Research Papers: Offshore Geotechnics

Seabed Interaction Modeling Effects on the Global Response of Catenary Pipeline: A Case Study

[+] Author and Article Information
Hany Elosta

Technip Norge AS,
P.O. Box 603 Kjørboveien 14 & 16,
Sandvika, NO-1303, Norway

Shan Huang, Atilla Incecik

University of Strathclyde,
100 Montrose Street,
Glasgow, G4 0LZ, United Kingdom

Contributed by the Ocean, Offshore, and Arctic Engineering Division of ASME for publication in the JOURNAL OF OFFSHORE MECHANICS AND ARCTIC ENGINEERING. Manuscript received June 18, 2013; final manuscript received March 9, 2014; published online April 15, 2014. Assoc. Editor: Dong S. Jeng.

J. Offshore Mech. Arct. Eng 136(3), 032001 (Apr 15, 2014) (8 pages) Paper No: OMAE-13-1058; doi: 10.1115/1.4027177 History: Received June 18, 2013; Revised March 09, 2014

A steel catenary riser (SCR) attached to a floating platform at its upper end encounters oscillations in and near its touchdown zone (TDZ), which results in interaction with the seabed. Field observations and design analysis of SCRs show that the highest stress and greatest fatigue damage occurred near the touchdown point where the SCR first touches the seabed soil. The challenges regarding the fatigue damage assessment of an SCR in the TDZ are primarily because of the nonlinear behavior of SCR–seabed interaction and considerable uncertainty in seabed interaction modeling and geotechnical parameters. Analysis techniques have been developed in the two main areas: SCR–seabed interaction modeling and the influence of the uncertainty in the geotechnical parameters on the dynamic response and fatigue performance of SCRs in the TDZ. Initially, this study discusses the significance of SCR–seabed interaction on the response of an SCR for deepwater applications when subjected to random waves on soft clay using the commercial code OrcaFlex for nonlinear time domain simulation. In the next step, this study investigates the sensitivity of fatigue performance to geotechnical parameters through a parametric study. It is proven that employing the improved lateral SCR–seabed interaction model with accurate prediction of soil stiffness and riser penetration with cyclic loading enables us to obtain dynamic global riser performance in the TDZ with better accuracy. The fatigue analyses results prove that the confounding results indicated by the previous research studies on the SCR in the TDZ are due to different geotechnical parameters imposed with the seabed interaction model. The main benefit of employing nonlinear seabed approach is to capture the entity of realistic soil interaction behavior in modeling and analysis and to predict the likelihood of the fatigue damage of the SCR with seabed interaction, thereby minimizing the risk of the loss of the containment with the associated environmental impact.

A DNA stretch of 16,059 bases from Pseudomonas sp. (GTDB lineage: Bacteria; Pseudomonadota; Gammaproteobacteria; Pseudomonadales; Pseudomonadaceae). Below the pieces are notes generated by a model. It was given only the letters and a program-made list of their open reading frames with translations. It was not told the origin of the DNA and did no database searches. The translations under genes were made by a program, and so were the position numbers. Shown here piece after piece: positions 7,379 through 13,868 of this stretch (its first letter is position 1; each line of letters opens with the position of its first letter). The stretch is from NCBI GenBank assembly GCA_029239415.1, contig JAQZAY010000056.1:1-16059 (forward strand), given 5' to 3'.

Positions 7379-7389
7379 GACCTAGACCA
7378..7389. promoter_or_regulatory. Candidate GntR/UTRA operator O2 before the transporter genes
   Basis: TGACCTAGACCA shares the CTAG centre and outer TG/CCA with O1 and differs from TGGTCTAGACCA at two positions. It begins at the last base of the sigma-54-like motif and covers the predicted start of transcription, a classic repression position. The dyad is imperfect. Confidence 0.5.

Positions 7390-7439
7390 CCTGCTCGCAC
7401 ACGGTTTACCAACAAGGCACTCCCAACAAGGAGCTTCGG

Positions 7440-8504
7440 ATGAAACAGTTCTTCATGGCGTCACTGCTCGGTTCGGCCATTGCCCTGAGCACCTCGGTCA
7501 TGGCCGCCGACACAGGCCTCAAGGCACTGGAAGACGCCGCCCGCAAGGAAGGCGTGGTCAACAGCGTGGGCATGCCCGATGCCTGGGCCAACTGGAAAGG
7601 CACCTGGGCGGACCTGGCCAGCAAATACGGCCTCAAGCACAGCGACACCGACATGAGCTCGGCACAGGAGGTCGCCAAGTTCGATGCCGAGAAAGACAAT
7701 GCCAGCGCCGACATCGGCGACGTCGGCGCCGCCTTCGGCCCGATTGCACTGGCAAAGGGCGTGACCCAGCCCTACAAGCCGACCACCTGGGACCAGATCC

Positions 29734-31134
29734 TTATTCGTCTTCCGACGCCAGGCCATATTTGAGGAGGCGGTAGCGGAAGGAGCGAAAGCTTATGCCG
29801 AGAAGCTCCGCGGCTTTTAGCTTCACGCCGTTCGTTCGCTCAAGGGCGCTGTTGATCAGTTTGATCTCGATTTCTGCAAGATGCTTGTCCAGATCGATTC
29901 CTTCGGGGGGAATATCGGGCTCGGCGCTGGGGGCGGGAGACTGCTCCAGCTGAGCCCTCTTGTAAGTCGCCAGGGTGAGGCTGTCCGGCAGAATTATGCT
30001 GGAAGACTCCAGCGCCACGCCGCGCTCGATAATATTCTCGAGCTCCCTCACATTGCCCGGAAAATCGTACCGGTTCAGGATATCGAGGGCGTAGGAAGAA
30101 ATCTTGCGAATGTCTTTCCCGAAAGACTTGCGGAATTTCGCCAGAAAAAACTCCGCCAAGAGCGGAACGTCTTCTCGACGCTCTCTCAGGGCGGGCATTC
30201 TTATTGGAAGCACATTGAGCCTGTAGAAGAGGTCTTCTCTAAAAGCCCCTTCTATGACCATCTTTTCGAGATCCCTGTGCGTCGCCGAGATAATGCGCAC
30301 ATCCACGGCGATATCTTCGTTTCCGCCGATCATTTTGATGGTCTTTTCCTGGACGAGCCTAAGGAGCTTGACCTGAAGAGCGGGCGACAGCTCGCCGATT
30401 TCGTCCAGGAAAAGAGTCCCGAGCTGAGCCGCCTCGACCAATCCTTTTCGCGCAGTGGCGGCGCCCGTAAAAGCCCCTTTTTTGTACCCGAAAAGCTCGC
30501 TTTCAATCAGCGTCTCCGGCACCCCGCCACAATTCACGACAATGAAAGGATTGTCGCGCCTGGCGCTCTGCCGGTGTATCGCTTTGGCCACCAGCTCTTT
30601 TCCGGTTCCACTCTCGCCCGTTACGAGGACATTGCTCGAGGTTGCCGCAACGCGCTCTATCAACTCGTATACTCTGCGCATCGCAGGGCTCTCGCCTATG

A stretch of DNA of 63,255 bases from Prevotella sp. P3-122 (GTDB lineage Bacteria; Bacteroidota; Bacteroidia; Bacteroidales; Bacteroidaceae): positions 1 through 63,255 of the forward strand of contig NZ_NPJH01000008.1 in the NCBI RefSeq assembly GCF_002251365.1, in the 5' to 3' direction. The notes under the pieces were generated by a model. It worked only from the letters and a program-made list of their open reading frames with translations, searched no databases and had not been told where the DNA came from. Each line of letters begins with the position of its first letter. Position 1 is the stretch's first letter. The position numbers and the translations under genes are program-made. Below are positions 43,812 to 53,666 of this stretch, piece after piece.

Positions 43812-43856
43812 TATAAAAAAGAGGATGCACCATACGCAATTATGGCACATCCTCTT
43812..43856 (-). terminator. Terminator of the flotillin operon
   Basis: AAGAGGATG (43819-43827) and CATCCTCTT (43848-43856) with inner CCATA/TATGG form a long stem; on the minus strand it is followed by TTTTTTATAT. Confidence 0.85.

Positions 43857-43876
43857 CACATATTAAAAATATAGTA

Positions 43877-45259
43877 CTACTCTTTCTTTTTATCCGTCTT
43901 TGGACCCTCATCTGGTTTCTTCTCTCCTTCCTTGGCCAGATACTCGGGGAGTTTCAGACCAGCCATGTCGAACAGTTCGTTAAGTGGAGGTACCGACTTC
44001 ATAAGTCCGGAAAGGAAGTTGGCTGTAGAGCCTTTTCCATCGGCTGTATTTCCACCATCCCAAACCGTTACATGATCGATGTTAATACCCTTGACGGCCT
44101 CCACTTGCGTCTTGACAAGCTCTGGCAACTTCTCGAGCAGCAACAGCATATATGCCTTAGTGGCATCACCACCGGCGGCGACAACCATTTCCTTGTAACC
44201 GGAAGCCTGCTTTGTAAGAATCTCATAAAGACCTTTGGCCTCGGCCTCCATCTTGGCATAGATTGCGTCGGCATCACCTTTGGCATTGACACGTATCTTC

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Fig. 1

Soil model characteristics for different modes

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Fig. 2

Lateral pipe soil interaction using trilinear model

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Fig. 3

(a) SCR–seabed interaction problem, (b) schematic of TDZ attached with hysteretic nonlinear soil springs, and (c) riser–soil model

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Fig. 4

Dynamic SCR–soil contact resistance in far load case

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Fig. 5

SCR–seabed interaction response in the TDZ at an arc length 1410 m

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Fig. 6

Dynamic SCR lateral oscillation for beam seas in TDZ (3 h simulation)

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Fig. 7

SCR–seabed lateral interaction at an arc length 1225 m

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Fig. 8

Influence of lateral soil models on riser penetration

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Fig. 9

Y–displacement of SCR at the TDP

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Fig. 10

DNV S-N curve in seawater/cathodic protection

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Fig. 11

Fatigue life for SCR in the TDZ for different SCF values

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Fig. 12

Effect of linear soil stiffness on SCR cumulative fatigue damage in the TDZ

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Fig. 13

Normalized maximum stiffness effect on fatigue life in the TDZ at arc length 1217.5 m

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Fig. 14

Normalized maximum stiffness effect on trench deepening in the TDZ

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Fig. 15

Influence of maximum normalized stiffness and soil suction ratio on the predicted fatigue life



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